I like to keep some humor in the lab so when I see a technologist with a panel off a machine trying to troubleshoot an issue I will say “Uh-Oh, why do you have the hood up?” It’s a little tension breaker, especially if they are stressing about having their instrument down. It also acts as a little reset button so I can go through the troubleshooting steps with them. As technologists, we are modern day mechanics. We use instruments much more than we perform manual testing, and we are expected to be able to troubleshoot instruments that are more complex than the current day automobile.

Acquiring new instrumentation can be a lab changing experience. Each instrument has its quirks and special requirements. The vendors usually offer on site or even off site training for staff once the instrument is purchased. Who you send to these training sessions is just as important as the quality of training they receive. These sessions are where your staff will learn maintenance, operation, and most importantly troubleshooting. When your shiny new analyzer goes down, and it will, the time it takes to get it back up and running affects productivity, turnaround time, and staff morale. Nothing is more detrimental to a staff’s morale then coming into work and the first thing they hear is that the instrument they are on that day is already down. Having experienced that exact thing I can tell you it takes the wind right out of you.If it happens consistently you will see a decreased engagement by staff.

Whom should you send for analyzer training? You should have a good mix of talent and maybe some of the lower performing staff. This assures that you are keeping your talented staff engaged and shows weaker performers that you are invested in building them into a top performer. The question becomes, how do I make sure that the people I send get the most out of their experience? Let them know they will be responsible for presenting the material they learned to the rest of the staff once they get back from training. If any of your staff have an issue with that they are not the ones you should send. These small presentations will help with team building as well as solidifying the information for the key operator.

As leaders we must pick our key operators very carefully. When these choices become important is most likely when we won’t be in the office. Observe the staff that likes to troubleshoot instruments or that keep a level head once instruments are down. You want to make sure that once the hood goes up you have the best mechanic for the job.

-Matthew Herasuta

Reference Intervals vs. Reference Change Values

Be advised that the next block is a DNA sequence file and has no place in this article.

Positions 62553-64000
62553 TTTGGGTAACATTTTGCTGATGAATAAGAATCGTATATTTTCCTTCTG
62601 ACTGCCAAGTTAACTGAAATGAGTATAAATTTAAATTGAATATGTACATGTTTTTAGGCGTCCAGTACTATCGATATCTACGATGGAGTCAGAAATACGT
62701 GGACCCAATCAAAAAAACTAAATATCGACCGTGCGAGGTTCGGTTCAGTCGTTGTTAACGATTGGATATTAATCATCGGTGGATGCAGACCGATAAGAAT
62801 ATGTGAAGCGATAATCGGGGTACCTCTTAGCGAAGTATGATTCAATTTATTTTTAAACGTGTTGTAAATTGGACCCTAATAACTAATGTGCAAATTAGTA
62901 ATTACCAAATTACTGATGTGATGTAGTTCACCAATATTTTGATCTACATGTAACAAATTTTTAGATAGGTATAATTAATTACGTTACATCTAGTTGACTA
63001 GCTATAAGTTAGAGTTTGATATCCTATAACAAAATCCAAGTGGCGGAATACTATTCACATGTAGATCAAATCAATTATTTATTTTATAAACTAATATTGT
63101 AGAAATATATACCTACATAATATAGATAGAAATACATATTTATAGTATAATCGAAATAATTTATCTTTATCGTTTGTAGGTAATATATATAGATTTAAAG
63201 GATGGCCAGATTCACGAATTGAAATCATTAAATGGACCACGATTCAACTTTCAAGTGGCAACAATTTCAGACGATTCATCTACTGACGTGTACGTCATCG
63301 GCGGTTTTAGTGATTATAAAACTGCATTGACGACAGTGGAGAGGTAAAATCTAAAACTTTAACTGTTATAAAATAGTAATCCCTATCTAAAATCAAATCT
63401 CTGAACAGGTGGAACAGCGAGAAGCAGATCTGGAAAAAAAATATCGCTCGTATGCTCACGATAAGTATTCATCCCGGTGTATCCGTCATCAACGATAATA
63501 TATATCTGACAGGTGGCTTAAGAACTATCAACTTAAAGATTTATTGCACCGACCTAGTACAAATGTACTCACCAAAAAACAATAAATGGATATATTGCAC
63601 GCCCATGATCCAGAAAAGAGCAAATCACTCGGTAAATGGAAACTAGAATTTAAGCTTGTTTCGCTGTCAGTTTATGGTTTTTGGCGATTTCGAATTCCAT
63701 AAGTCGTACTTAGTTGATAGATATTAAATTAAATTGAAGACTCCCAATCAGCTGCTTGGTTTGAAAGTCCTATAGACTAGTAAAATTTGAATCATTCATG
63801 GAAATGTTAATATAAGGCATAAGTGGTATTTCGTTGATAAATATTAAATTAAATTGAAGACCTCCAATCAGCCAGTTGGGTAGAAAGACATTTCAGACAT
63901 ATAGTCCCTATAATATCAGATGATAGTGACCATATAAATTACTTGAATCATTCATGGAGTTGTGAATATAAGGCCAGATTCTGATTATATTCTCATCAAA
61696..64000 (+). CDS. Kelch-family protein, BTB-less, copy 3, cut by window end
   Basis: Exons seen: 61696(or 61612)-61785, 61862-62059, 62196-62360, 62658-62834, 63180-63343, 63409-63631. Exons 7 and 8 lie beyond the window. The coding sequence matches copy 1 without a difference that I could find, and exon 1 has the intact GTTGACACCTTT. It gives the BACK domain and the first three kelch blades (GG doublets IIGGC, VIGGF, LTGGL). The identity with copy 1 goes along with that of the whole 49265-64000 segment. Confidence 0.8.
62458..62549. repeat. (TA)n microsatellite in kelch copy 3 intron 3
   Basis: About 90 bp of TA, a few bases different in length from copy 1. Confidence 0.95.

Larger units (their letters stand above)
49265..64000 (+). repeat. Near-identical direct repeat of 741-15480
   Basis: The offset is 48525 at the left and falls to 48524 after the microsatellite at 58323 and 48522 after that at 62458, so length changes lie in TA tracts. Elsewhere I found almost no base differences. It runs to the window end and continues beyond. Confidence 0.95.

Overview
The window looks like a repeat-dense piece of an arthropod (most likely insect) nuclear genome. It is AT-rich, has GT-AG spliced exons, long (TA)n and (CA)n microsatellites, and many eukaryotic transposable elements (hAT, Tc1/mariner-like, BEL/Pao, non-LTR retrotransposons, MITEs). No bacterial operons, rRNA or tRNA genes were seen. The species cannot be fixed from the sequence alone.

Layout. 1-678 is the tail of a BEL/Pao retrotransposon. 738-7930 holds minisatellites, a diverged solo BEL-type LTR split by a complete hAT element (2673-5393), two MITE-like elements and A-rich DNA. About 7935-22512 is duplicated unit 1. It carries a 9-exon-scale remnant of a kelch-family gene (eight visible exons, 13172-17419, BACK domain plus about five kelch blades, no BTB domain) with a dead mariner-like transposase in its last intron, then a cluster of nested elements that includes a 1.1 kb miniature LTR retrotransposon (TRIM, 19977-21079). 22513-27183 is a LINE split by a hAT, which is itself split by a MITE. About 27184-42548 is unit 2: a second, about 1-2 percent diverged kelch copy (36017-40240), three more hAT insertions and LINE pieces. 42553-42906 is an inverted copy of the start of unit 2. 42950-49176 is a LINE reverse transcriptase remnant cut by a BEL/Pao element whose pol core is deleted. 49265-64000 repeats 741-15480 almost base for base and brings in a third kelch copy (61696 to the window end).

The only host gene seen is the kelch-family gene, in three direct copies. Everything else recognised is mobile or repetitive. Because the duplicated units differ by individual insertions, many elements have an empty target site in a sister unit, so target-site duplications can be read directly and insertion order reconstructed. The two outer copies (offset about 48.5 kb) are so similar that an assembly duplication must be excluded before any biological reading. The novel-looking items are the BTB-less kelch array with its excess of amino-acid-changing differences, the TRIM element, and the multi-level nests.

If we didn’t use reference intervals (RI), how would we know whether a person is “normal” or not? Or more accurately, how would we know whether a lab test result indicated health or disease? Reference intervals have been around as long as lab tests and they help clinicians diagnose and monitor a patient’s disease state. .

Most RI are developed using a specific patient population and should be used only with that population. However, some RIs are “health-based,” such as cholesterol and vitamin D. Both these analytes have RI that indicate what amount of the analyte should be present in a healthy individual, not how much is present in your specific population of patients. In general, health-based RI can be utilized in all populations, as long as the analyte assays are commutable. Thus these type of RI are often more useful than population-based intervals.

But should we be using reference intervals at all? One problem with population-based RI is that any given individual’s values may span a range that covers only part of the population RI due to biological variability. For example, an individual’s creatinine may be 0.6 – 0.9 mg/dL regularly. Since the RI for creatinine for his population is 0.4 – 1.4 mg/dL, a value of 1.2 mg/dL would not be flagged as be abnormal. However, 1.2 mg/dL may very well be an abnormal result for this individual We need to consider using reference change values (RCV) in addition to RI.

Reference change values are calculated values that are used to assess the significance of the difference between two measurements. Essentially, a RCV is the difference that must be exceeded between two sequential results for a change to be a significant change. The calculation requires knowledge of the imprecision of the analyte assay (CVA) and the biological variation (CVI) of the analyte. The formula for calculating RCV is: RCV=21/2 · Z · (CVA2 + CVI2)1/2 , where Z is the number of standard deviations for a given probability. Luckily, labs know the imprecision of their assays and there are tables available for biological variation.

It’s very likely that neither RI nor RCV by itself is adequate for interpreting analyte results. Using both may be a better alternative, especially using RCV for monitoring disease progression or therapeutic efficacy. Flagging sequential values that exceed the RCV—and reporting this change—should be considered.

-Patti Jones